Unilateral Forgiveness and Advent/Christmas

For my Advent devotions I have been rereading Luke’s Gospel. All four Gospels carry a particular message for a given audience. Matthew ironically is hated by his own people as a Roman collaborator but his emphasis is on Jesus the Jewish Messiah. He quotes the Old Testament more than any other Gospel writer. His birth narrative has Jesus fulfilling the proclamation of God’s salvation to the whole world through the Jews. The Magi come from the East to fulfill Isaiah 49:6, “It is too small a thing for you to be my servant to restore the tribes of Jacob and bring back those of Israel I have kept. I will also make you a light for the Gentiles, that you may bring my salvation to the ends of the earth.” Matthew has the Magi finding Jesus in a house not a stable albeit how incorrect our creches are.

Mark with all of its action verbs and the oft-repeated “immediately” is geared toward a Roman “what-have-you-done-for-me-lately” audience. Luke is for the poor with his Gospel directed toward the “least,” “last,” “lowest,” and “lost.” His version of Jesus’ birth narrative has the poor disenfranchised shepherds hear the Gospel instead of the eastern Wise Men. Mary’s “Magnificat” elevates humility over power. Jesus is born in a lowly stable and laid in a manger not a bed in a house. Then there’s John’s Gospel that has no parables coming from Jesus. They are replaced by powerful “I am” statements by Christ. It has Jesus going to Jerusalem 4 times as opposed to once by all the rest except for Jesus at age twelve going to the Temple in Luke’s Gospel. John’s Gospel is a telescoping Gospel with an ever-widening view of Jesus’s salvific work that light conquers darkness. It’s a Gospel for everyone, but aren’t they all?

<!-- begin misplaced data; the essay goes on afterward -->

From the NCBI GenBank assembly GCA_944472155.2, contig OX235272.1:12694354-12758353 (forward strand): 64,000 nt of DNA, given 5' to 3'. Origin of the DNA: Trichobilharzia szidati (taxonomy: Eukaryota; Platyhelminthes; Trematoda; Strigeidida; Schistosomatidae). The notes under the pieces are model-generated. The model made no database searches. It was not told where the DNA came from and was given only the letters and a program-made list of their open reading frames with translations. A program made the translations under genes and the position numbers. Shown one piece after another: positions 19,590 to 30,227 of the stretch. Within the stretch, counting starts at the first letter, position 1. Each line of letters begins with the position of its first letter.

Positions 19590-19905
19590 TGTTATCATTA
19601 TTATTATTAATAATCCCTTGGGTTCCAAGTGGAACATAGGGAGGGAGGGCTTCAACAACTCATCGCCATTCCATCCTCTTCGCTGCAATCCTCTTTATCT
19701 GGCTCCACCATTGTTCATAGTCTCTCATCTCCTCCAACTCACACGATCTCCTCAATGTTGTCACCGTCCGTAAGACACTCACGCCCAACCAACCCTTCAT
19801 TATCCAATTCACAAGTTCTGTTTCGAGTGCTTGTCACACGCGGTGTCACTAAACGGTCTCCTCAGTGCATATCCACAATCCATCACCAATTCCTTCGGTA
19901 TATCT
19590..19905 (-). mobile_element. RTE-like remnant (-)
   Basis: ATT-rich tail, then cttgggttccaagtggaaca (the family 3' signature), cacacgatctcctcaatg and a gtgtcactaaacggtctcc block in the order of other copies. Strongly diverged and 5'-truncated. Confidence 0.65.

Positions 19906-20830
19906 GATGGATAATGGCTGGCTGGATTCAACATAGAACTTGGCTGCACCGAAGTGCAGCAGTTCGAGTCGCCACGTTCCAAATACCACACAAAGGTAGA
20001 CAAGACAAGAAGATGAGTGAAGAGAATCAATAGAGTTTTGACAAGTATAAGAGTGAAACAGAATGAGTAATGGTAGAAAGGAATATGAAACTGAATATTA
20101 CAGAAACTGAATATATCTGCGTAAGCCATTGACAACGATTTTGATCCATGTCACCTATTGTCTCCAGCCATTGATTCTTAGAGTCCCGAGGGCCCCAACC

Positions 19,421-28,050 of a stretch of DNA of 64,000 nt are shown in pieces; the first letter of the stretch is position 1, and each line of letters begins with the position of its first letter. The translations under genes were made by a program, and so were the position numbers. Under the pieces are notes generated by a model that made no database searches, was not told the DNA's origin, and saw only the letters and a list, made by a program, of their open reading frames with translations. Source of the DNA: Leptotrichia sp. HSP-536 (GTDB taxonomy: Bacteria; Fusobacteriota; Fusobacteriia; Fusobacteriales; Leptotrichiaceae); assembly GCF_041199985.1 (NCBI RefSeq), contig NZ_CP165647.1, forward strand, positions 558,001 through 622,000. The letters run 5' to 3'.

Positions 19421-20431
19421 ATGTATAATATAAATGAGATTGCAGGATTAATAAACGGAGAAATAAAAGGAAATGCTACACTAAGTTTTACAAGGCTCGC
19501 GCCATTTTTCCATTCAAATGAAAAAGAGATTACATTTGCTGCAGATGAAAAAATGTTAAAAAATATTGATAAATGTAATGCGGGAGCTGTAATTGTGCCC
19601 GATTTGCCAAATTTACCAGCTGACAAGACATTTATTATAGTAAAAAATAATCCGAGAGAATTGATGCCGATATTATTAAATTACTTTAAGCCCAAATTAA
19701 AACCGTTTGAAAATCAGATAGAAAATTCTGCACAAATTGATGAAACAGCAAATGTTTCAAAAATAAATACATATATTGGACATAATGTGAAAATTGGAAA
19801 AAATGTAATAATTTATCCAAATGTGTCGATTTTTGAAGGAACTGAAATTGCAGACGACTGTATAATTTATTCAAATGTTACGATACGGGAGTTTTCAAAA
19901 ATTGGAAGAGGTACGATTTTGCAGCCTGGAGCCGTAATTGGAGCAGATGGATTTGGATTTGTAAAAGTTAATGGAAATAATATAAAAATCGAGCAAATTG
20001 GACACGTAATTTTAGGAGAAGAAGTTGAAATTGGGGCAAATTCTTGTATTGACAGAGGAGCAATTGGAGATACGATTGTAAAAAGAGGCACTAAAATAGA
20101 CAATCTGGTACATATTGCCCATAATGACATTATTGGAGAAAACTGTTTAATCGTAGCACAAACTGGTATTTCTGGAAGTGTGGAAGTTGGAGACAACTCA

But, like I said, this Christmas I am spending time in Luke’s Gospel. It seems appropriate given the poverty of our economic times, and poverty of spirit, too. Then the Word spoke to me moments ago in a fresh way as it always does when I’m listening. These are tough times. Those were tough times in Christ’s day. The toughest times don’t occur for me when something hits me externally, but rather when my heart and soul are sucker-punched. The holiday season is often such a time. The shopping frenzy doesn’t exhibit a slowing down but a speeding up. Anger and frustration are evident on driver’s and shopper’s faces as parking lot and store aisles are desperately navigated. Plus there’s the added tension of family drama. That’s the sucker punch.

Ah, family drama! There’s the who gets or gives the better gift reciprocity or lack thereof. The last minute we-decided-to-not-swap-Christmas-gifts-this-year dilemma and you already bought one. Do you keep it for yourself or donate it to a charity? What if it was handmade and created especially for that person? Then there’s the unfavorite uncle or aunt that carries drama wherever they go. Don’t let them near the punch, no matter what! So, what does Luke’s Gospel say about these tense but hopefully joyous days leading up to Christmas?